Days after the service tax department held an auction to sell embattled businessman Vijay Mallya’s personal jet, little-known SGI Commex on Wednesday said it emerged as the ‘successful bidder’ at a price of Rs 27.39 crore ($ 4.1 million), which is nearly one-sixth of the reserve price.
SGI Commex chairman G S Srivastava, an art connoisseur, said the aircraft, an Airbus A319-133 with registration of CJ VT-VJM, will be converted into an art pilgrimage venture under the label of ‘Beyond the Obvious’ and that it will not be used as a private carrier.
Srivastava said he has helped corporatise and uplift the art market with his landmark deal of the M F Hussain work ‘Our Planet Called Earth Series’. He plans to utilise the aircraft to promote exotic art work ingrained in various temples and religious places across the country through religious tourism, particularly among foreigners.
The latest auction, held as part of the efforts of the department to recover over Rs 800 crore dues, took place on August 18 after an earlier auction failed on June 30.
The Service Tax department had set Rs 152 crore as the reserve price during both the auctions for the jet, which once served as the private aircraft of the flamboyant businessman.
In the first attempt at auction, a Dubai-based company had offered just Rs 1 crore, which was turned down.
In a statement, the city-based SGI Commex said it has emerged as the successful bidder for the aircraft auction held by MSTC on behalf of the service tax department on August 18, with a bid of 4.1 million. It further said another USD 3.5 million is estimated to be required to make the aircraft ‘air-worthy’.
The auction of the jet was challenged by Mumbai Airport at the Bombay High Court claiming unpaid airport fees. As per an order passed on August 22, SGI Commex will have to pay an additional amount towards taxes, hangar charges and the cost of equipment to be installed to make the aircraft air-worthy.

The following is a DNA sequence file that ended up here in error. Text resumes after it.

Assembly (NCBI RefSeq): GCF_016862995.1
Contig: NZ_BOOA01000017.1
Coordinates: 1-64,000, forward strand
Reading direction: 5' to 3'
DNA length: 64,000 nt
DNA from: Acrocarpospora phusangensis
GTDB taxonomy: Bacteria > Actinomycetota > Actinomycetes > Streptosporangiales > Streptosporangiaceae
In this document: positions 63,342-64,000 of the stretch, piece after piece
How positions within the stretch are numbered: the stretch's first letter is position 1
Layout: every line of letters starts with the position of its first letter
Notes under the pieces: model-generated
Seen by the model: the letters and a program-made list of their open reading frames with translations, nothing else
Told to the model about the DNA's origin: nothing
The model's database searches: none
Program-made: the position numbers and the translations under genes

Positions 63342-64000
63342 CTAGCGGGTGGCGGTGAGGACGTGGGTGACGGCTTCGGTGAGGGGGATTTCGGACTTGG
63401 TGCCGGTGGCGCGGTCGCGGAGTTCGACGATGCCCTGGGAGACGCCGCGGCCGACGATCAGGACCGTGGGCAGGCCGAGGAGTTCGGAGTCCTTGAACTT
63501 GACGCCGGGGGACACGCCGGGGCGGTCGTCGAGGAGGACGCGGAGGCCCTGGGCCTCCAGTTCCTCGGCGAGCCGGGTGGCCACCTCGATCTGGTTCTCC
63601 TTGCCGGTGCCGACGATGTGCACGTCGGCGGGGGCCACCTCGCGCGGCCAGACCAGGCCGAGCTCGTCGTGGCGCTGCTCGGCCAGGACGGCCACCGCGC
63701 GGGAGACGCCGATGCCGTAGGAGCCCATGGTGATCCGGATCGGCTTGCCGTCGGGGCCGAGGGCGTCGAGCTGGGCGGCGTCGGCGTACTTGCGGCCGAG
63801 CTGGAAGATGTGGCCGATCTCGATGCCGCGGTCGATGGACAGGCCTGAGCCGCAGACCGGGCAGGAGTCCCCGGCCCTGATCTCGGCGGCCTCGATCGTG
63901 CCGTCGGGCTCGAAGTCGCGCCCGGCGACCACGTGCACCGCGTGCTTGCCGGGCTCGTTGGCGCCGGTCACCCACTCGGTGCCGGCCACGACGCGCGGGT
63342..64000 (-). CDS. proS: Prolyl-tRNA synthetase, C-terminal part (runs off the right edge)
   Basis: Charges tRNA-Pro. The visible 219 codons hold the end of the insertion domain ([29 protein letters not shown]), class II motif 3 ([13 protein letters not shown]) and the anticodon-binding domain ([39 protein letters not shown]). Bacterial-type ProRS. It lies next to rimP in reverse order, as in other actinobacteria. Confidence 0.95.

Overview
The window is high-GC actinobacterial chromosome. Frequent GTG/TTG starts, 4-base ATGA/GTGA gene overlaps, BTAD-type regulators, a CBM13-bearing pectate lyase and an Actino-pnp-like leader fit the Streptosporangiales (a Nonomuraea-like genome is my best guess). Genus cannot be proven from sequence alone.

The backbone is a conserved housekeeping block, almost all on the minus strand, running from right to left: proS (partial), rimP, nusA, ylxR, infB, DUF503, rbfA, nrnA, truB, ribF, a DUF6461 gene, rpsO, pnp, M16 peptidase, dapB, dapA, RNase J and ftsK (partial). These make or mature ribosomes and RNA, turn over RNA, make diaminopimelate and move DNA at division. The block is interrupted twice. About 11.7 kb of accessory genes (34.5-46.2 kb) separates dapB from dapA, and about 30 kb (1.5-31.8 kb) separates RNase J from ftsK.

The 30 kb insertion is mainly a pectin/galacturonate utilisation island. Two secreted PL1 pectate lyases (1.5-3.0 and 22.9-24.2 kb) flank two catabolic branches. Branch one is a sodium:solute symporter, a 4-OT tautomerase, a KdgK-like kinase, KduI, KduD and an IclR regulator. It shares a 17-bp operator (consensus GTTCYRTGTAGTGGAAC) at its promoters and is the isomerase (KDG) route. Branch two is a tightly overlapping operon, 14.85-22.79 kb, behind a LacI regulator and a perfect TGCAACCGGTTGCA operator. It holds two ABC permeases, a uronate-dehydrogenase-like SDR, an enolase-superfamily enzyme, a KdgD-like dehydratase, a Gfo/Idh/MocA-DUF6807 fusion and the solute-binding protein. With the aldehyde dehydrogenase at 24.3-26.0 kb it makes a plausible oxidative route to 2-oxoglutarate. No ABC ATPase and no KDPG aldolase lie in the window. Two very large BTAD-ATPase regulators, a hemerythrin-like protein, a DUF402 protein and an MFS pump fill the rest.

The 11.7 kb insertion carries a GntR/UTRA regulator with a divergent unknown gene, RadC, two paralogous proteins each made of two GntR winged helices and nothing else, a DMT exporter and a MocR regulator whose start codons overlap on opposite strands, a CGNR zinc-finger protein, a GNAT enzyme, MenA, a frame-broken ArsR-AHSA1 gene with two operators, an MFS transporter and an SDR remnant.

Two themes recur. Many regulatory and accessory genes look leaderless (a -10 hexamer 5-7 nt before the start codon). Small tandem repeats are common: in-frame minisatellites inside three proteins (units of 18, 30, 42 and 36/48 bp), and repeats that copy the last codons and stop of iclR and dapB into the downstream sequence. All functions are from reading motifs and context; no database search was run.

The order, uploaded on the high court website yesterday, was passed by judges B P Colabawalla and S C Dharmadhikari.
The High Court has posted the matter for final disposal to September 13.
When contacted, a service tax department official, however, said a final decision will be taken by CBEC on whether to challenge the HC order or not. A final decision on whether to accept the bid or not is also pending, he maintained.
“We have reservations about the Rs 27 crore bid as this is much lower than our reserved price of Rs 152 crore or USD 22.5 million. That position has been brought to notice of the Bombay HC,” the official told reporters.
The department, which has over Rs 800 crore dues from Kingfisher Airlines, had attached the plane in December 2013.
Kingfisher Airlines has been grounded since October 2012.
The only bidder at the first auction was a UAE-based aviation support firm, Alna Aero Distributional Finance Holdings, which made an offer of Rs 1.09 crore for the jet.
After the failure of the first auction, the joint pricing committee comprising additional commissioner of the department and officials from the Directorate General of Central Excise Intelligence had decided not to lower the reserve level.
Mallya owes over Rs 9,000 crore, which includes unpaid loans and accrued interest, to 17 banks.
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